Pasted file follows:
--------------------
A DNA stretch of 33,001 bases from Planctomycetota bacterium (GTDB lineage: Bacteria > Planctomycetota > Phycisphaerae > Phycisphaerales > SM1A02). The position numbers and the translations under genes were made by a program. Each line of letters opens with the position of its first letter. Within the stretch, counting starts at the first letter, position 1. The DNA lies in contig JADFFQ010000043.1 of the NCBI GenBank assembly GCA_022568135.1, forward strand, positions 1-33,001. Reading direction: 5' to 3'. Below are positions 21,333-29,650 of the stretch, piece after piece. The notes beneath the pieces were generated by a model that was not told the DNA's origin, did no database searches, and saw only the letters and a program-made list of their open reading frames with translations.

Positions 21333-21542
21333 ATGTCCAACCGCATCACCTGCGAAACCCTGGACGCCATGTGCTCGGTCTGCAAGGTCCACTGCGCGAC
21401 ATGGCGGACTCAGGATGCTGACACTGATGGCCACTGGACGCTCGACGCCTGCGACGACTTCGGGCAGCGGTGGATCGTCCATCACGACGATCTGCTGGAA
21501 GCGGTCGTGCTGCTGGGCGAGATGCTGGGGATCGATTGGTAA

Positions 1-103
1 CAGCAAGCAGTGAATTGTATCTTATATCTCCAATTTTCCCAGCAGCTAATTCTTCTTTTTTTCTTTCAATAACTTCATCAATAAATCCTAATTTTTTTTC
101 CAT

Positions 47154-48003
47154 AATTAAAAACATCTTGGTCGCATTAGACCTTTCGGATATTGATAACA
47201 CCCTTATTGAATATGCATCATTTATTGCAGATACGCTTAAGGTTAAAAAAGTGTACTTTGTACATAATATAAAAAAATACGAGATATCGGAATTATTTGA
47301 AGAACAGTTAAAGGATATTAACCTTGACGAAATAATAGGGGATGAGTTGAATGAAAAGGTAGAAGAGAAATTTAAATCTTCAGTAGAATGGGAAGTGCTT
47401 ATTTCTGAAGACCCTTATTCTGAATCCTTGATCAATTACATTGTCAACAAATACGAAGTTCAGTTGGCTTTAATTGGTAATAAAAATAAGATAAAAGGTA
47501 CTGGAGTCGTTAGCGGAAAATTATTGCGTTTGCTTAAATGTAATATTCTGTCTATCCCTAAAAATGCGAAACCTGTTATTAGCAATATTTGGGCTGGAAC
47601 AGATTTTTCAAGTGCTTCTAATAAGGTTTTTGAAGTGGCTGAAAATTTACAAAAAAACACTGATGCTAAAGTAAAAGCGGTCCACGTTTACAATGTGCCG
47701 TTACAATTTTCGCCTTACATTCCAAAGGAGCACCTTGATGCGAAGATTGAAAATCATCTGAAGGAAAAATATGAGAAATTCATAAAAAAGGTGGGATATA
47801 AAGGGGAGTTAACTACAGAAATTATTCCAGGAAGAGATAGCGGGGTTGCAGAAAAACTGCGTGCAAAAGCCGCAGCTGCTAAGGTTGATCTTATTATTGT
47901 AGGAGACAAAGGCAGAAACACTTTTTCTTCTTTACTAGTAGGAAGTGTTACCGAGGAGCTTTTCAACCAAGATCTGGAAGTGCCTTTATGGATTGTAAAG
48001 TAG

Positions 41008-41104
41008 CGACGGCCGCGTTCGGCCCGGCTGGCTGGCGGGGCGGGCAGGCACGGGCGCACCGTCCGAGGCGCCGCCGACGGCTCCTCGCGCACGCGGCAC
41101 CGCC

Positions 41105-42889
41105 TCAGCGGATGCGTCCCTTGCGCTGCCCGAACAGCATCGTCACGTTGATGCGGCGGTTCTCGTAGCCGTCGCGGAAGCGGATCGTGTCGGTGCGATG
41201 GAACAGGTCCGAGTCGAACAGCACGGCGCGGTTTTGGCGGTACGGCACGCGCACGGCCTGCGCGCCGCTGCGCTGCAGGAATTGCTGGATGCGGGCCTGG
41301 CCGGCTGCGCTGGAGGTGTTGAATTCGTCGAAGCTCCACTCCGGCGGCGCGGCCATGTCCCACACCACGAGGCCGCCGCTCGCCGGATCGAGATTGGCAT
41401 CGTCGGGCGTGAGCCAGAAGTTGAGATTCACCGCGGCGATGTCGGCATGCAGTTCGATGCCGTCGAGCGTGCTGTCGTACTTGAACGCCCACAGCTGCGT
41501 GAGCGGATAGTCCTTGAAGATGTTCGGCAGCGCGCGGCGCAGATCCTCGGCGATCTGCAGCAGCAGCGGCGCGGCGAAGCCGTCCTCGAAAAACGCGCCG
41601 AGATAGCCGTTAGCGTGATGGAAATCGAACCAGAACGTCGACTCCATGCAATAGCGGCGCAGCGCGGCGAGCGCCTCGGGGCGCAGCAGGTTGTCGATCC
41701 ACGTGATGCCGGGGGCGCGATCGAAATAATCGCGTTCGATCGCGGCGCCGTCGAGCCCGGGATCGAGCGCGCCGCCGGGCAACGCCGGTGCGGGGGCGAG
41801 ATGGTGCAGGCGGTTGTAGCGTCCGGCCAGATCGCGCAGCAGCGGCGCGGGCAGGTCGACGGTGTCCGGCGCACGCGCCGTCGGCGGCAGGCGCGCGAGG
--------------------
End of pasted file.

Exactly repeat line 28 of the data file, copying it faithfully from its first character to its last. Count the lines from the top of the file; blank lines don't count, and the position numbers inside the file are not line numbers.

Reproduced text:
41501 GAGCGGATAGTCCTTGAAGATGTTCGGCAGCGCGCGGCGCAGATCCTCGGCGATCTGCAGCAGCAGCGGCGCGGCGAAGCCGTCCTCGAAAAACGCGCCG